The Mask


I HAVE a smiling face, she said,
I have a jest for all I meet,
I have a garland for my head
And all its flowers are sweet, —
And so you call me gay, she said.


Grief taught to me this smile, she said,
And Wrong did teach this jesting bold;
These flowers were plucked from gardenbed
While a death-chime was tolled:
And what now will you say? — she said.


Behind no prison-grate, she said,
Which slurs the sunshine half a mile,
Live captives so uncomforted
As souls behind a smile.
God's pity let us pray, she said.


I know my face is bright, she said, —
Such brightness dying suns diffuse:
I bear upon my forehead shed
The sign of what I lose,
The ending of my day, she said.


If I dared leave this smile, she said,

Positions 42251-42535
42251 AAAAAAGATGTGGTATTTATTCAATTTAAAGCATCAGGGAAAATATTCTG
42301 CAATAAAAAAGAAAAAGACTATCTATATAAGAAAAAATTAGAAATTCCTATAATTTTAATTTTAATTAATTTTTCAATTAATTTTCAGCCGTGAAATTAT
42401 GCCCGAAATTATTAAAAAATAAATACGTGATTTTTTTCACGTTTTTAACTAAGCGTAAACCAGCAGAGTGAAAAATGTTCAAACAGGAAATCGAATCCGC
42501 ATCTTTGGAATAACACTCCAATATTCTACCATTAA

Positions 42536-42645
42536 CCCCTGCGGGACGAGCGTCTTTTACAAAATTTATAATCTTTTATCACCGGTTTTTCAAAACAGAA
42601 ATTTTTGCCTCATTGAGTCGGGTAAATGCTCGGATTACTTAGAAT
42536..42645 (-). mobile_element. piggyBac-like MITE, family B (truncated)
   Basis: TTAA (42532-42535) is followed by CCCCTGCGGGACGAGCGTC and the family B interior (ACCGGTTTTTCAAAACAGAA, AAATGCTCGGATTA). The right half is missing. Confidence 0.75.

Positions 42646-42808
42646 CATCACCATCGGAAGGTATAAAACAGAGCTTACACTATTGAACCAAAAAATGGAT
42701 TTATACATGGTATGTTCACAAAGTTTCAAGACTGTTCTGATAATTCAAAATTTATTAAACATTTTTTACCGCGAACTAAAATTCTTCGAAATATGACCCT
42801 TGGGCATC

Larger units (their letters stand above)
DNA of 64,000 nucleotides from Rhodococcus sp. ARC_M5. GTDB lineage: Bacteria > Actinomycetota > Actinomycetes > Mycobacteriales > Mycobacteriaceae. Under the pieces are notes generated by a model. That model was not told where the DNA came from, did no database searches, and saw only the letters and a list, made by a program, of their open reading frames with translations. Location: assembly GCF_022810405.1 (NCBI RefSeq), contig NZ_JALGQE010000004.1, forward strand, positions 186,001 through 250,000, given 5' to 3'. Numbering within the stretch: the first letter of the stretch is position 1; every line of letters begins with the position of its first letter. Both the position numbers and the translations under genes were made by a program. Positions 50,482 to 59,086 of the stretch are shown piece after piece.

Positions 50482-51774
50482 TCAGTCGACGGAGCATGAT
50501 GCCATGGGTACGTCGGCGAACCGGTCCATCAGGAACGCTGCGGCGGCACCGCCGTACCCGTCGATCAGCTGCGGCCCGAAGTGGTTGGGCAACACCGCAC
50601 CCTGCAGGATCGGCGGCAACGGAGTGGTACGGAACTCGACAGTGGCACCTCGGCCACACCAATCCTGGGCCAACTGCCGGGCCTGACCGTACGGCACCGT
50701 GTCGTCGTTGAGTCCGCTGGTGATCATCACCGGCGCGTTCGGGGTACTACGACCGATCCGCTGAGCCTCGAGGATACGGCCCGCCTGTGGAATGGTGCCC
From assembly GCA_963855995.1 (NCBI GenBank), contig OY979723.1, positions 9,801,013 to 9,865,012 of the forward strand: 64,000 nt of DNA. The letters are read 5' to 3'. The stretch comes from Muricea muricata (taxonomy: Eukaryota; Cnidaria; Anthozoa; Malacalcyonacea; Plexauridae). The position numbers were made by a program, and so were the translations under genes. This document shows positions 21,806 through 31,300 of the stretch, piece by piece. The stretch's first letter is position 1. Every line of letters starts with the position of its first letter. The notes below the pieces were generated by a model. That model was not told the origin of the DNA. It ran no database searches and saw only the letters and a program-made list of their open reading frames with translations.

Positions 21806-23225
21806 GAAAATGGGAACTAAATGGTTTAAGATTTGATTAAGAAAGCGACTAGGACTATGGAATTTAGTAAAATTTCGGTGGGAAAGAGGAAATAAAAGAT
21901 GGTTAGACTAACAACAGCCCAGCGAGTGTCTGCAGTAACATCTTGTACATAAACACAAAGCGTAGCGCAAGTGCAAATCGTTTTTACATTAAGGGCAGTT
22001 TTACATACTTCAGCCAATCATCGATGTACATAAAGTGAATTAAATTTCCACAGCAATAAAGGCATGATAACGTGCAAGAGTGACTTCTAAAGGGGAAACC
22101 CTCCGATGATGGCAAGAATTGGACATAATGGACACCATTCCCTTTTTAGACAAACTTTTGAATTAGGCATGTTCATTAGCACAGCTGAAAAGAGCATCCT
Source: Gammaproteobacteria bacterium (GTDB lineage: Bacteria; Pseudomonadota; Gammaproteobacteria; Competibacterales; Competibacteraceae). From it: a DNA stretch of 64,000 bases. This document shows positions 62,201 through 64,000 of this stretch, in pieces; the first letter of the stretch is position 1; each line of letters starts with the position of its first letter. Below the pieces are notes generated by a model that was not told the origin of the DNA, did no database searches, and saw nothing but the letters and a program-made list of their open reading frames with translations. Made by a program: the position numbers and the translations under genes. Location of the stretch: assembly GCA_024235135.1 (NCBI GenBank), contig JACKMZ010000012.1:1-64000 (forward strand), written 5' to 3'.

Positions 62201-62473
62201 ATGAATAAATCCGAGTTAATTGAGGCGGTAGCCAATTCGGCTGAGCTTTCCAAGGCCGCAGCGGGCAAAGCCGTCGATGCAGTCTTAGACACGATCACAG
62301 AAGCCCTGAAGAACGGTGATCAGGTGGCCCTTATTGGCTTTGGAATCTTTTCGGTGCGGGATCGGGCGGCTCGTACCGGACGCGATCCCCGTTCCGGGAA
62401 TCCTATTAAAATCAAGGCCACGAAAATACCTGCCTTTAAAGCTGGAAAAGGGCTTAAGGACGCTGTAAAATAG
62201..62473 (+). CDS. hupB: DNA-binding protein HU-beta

And take a moan upon my mouth,
And tie a cypress round my head,
And let my tears run smooth,
It were the happier way, she said.


And since that must not be, she said,
I fain your bitter world would leave.
How calmly, calmly smile the Dead,
Who do not, therefore, grieve!
The yea of Heaven is yea, she said.


But in your bitter world, she said,
Face-joy's a costly mask to wear;
'T is bought with pangs long nourished,
And rounded to despair:
Grief's earnest makes life's play, she said.


Ye weep for those who weep? she said —
Ah fools! I bid you pass them by.
Go, weep for those whose hearts have bled
What time their eyes were dry.
Whom sadder can I say? she said.
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